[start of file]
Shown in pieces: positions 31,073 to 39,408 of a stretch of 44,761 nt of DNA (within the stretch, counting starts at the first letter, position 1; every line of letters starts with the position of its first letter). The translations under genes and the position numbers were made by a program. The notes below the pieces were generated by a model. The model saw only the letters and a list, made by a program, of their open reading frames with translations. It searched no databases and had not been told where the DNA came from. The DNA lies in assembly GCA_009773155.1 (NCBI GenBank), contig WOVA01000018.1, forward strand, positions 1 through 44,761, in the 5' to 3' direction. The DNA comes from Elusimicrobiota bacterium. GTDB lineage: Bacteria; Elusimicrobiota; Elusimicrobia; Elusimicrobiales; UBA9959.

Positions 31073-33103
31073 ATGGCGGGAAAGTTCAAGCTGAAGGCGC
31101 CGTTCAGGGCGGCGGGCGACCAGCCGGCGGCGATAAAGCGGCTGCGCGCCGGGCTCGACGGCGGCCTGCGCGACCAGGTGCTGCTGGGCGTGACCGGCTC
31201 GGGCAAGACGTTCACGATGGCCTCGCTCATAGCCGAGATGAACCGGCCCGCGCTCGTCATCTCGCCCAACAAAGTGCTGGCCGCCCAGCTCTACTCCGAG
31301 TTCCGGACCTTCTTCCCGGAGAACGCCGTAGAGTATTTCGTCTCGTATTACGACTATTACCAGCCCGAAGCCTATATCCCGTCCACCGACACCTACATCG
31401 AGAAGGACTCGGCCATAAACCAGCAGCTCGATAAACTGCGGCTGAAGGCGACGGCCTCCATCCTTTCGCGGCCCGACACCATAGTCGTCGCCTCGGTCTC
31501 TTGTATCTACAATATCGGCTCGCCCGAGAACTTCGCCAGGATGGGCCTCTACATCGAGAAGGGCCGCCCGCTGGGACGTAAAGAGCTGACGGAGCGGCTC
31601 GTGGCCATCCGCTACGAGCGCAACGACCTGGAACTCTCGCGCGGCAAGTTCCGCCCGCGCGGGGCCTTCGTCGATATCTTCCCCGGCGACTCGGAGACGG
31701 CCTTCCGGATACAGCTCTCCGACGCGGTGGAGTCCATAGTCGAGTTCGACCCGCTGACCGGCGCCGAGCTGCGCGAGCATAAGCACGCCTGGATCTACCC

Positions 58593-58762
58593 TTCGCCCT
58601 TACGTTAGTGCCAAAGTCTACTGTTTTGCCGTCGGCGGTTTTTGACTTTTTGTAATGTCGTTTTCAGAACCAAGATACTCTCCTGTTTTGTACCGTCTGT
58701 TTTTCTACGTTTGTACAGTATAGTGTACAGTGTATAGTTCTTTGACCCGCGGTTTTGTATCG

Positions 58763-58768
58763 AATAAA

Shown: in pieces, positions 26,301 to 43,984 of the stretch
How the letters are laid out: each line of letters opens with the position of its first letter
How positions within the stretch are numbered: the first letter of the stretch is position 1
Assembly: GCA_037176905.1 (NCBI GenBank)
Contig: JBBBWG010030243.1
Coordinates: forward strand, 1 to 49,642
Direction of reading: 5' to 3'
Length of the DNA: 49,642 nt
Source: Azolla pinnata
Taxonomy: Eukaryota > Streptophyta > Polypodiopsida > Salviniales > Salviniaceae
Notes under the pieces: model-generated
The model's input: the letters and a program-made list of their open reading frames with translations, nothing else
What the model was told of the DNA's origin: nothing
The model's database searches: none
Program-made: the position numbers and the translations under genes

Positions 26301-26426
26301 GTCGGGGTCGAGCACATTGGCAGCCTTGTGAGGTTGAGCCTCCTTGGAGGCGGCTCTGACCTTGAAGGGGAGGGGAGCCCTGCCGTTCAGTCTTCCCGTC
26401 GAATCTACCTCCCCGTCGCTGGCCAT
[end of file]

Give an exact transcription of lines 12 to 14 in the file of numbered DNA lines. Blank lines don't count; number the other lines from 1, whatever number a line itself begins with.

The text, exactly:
58593 TTCGCCCT
58601 TACGTTAGTGCCAAAGTCTACTGTTTTGCCGTCGGCGGTTTTTGACTTTTTGTAATGTCGTTTTCAGAACCAAGATACTCTCCTGTTTTGTACCGTCTGT
58701 TTTTCTACGTTTGTACAGTATAGTGTACAGTGTATAGTTCTTTGACCCGCGGTTTTGTATCG